The decision to ordain homosexuals who abstain from homosexual relations was defended by Archbishop Edward Scott, the primate of the Anglican Church in Canada, at a press conference on February 27. The House of Bishops, after some months of closed-session study of sexuality in its totality, had taken that step regarding homosexuals.
“Throughout the ages there have been many people of homosexual orientation who have served and given tremendous service to the church—so we are not making a change,” Scott told the press. “We are trying to bring something out into the open, to recognize something that has always been there.”
The primate said that his church was trying to face up to “the conditions that actually exist in our society and to think about them with the mind of Christ.” Asked if he was not watering down the teaching of the Bible, the archbishop replied: “We have not modified Scripture. We have made an attempt to understand it at a deeper level.” He made a distinction between homosexual orientation and sexual relations. “Homosexual orientation is not sinful, except in the sense that it may have been conditioned within a sinful world.”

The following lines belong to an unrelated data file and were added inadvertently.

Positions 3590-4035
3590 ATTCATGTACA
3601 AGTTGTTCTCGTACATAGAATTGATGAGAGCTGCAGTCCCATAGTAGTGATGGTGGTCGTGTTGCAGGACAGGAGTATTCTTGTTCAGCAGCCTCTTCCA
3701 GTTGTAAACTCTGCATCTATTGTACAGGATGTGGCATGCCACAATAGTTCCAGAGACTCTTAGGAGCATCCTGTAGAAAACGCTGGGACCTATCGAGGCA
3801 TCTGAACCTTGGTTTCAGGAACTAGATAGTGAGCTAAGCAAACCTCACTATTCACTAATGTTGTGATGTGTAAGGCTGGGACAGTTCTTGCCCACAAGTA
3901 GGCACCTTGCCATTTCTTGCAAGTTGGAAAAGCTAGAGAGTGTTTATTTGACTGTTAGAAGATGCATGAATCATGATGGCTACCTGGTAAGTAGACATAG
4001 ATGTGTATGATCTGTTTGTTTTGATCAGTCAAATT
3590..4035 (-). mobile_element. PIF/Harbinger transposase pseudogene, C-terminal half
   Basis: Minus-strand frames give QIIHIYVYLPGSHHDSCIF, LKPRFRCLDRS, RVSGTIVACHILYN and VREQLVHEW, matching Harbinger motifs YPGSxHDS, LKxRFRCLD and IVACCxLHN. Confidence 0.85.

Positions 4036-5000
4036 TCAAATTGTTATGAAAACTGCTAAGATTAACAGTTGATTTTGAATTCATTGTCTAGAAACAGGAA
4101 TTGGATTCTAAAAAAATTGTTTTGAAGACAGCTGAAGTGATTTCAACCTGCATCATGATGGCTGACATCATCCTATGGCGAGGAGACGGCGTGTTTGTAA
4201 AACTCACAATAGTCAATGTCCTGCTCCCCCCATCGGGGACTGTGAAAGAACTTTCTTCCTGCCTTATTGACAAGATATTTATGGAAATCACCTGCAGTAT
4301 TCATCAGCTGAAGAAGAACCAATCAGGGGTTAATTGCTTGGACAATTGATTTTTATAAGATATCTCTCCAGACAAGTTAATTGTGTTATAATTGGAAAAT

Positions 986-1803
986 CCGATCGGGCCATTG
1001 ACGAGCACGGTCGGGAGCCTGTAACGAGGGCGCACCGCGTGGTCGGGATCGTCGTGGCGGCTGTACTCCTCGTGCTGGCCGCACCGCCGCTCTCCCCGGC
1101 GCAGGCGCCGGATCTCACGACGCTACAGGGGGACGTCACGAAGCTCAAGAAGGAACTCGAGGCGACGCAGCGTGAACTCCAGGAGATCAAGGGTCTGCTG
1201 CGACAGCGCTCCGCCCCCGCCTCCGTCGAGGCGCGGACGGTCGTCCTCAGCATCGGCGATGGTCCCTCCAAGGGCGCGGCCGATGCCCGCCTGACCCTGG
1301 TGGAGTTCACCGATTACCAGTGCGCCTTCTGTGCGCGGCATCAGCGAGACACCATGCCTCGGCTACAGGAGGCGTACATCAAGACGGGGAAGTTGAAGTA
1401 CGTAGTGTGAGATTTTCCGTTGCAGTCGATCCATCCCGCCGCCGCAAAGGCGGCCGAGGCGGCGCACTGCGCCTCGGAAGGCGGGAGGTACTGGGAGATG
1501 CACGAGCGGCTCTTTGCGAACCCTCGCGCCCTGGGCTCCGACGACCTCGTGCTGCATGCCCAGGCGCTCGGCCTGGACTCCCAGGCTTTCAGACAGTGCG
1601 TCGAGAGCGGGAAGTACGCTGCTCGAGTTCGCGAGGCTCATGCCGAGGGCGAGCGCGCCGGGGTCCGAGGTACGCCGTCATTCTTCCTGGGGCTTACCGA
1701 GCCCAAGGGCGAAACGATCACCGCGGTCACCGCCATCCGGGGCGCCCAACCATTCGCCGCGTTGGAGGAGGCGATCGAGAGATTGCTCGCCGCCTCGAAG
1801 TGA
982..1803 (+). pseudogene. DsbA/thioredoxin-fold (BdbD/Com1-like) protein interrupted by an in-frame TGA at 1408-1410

In reply to a question as to whether the church considers homosexual relations to be sinful, the primate said: “it is not my job or the job of the church to be always defining and judging things.”
A member of Integrity, an organization of homosexuals within the Anglican Church in Canada, agreed with the distinction but regretted that the House of Bishops had restricted ordination to those who would refrain from having homosexual relations.
The man, identified only as John, was a member of the task force that had helped the bishops to reach their decision. “It was scary being a token fag in ...1
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